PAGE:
We had another skunk incident this week. It's been a while since the last one. Years in fact. I had begun to think that since the Big Yellow Lab has joined our family, her very presence was warding off the little beasties.
So, what's worse than a garage full o' stink because some wiley critter decided to let go in front of the garage?
Well, dear Bloggy Friends, I can tell you first-hand it's having the darned-thing go off in your garage.
Under your Suburban to be exact.
This week's incident was minor by comparison. It just a horrendous cloud of stink that was wound-up eeking into my kitchen (makes breakfast all the more yummy!) via the garage door that was open for the dog to do her morning thing. (Fortunately, the dog didn't take the hit!) But, it did bring back fresh, fresh memories of tale that shall live forever in The D Family Lore:
The Great Skunk Incident of 2005
Allow me to share this with you... (yeah, it's long, sorry)
It was a cold November morning, and I awoke in the wee hours, gagging, because the entire house smelled of skunk.
I wrote it off as another one going off in the backyard, as they often do. And my husband likes to sleep with the window cracked open a bit. After securing the window, I went back to sleep (more or less).
When I finally rolled out of bed at my usual hour, I'd acclimated to the smell. So I went about my normal get-the-kids-and-myself-ready business. That is, until I opened the door to the garage.
You could have knocked me over with a feather!
That's when The Husband finally got up and explained to me that when he got home from work around 11 PM the night before, he thought he saw our black barn cat rummaging in the trash in the garage. Blackie scooted his bad behind under my truck to avoid being thrown out. So, The Husband smacks the top of my truck to scare him... only, it was a SKUNK!!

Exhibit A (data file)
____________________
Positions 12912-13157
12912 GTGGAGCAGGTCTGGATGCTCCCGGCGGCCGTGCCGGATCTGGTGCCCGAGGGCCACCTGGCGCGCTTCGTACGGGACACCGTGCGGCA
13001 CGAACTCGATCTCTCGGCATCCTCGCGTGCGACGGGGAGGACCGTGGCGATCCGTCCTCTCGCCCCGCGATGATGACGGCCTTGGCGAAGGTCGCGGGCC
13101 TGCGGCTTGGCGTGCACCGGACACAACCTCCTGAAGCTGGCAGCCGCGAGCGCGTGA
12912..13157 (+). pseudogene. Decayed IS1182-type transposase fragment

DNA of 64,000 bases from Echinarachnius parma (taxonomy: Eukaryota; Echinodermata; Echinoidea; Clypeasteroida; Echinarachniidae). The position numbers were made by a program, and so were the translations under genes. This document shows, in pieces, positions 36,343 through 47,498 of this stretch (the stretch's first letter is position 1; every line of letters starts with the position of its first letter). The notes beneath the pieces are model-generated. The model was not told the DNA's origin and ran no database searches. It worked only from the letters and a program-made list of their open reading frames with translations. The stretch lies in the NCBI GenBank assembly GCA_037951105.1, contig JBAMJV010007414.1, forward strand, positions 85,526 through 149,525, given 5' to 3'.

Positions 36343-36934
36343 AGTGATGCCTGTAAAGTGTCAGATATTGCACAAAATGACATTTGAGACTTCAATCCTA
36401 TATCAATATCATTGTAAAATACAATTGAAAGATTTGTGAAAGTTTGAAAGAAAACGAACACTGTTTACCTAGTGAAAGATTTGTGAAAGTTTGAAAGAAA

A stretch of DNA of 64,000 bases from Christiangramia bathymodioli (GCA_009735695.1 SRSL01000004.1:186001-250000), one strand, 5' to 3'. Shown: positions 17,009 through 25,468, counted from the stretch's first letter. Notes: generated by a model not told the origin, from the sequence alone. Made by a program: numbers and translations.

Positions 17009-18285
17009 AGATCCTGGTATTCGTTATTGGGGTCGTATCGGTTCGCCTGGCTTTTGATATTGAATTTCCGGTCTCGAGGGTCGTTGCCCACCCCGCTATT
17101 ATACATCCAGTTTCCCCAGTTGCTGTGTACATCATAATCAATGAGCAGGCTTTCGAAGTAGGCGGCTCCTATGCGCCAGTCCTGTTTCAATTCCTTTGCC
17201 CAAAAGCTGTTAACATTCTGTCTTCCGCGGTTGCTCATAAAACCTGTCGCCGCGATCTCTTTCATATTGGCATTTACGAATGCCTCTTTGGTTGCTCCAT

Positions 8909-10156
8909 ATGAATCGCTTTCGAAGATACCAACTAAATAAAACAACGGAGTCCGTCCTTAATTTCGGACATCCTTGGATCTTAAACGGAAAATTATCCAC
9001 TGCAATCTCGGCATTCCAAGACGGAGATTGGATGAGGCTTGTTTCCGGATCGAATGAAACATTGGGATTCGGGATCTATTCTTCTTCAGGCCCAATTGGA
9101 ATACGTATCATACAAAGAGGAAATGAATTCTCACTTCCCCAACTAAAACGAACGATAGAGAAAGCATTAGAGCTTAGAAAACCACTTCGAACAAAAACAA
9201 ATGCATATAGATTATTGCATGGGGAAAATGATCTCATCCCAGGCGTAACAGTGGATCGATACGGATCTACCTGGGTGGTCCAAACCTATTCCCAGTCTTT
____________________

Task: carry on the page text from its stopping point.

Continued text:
What's a Real Man to do, but go get the gun?
Yeah, he shot it.
In the garage. (See where this is going?)
"So why does it stink so bad? Did it spray?" I ask.
"No. It's just because I shot it," says The Husband.
"What did you do with it?"
"I put it in a 5-gallon bucket of water and set it outside so it wouldn't stink."
Turns out, he set it right next to our heat pump. So, when the blower kicked on in the middle of the night, it sucked all that stink right into the house!!!!
And, no, submerging in water does not kill skunk stink.
So, I load the girls in the Suburban and drop them off at school before heading to the office.
With all the excitement, I was a little late for an early sexual harassment training we were having that day. So I hung up my coat, grabbed a pen and ran to the conference room.
Meanwhile... Unbeknown to me, the receptionist was heating up coffee in the kitchenette, located just 4 feet outside my office door. She had to ask my assistant what's that smell? But no one could figure out where it was coming from...
Finally, about 9:15, I got called out of the training to take a phone call from the school principal. Mrs. B wanted to know if we had a skunk at our house recently.
"Why, yes, we did. Why do you ask?"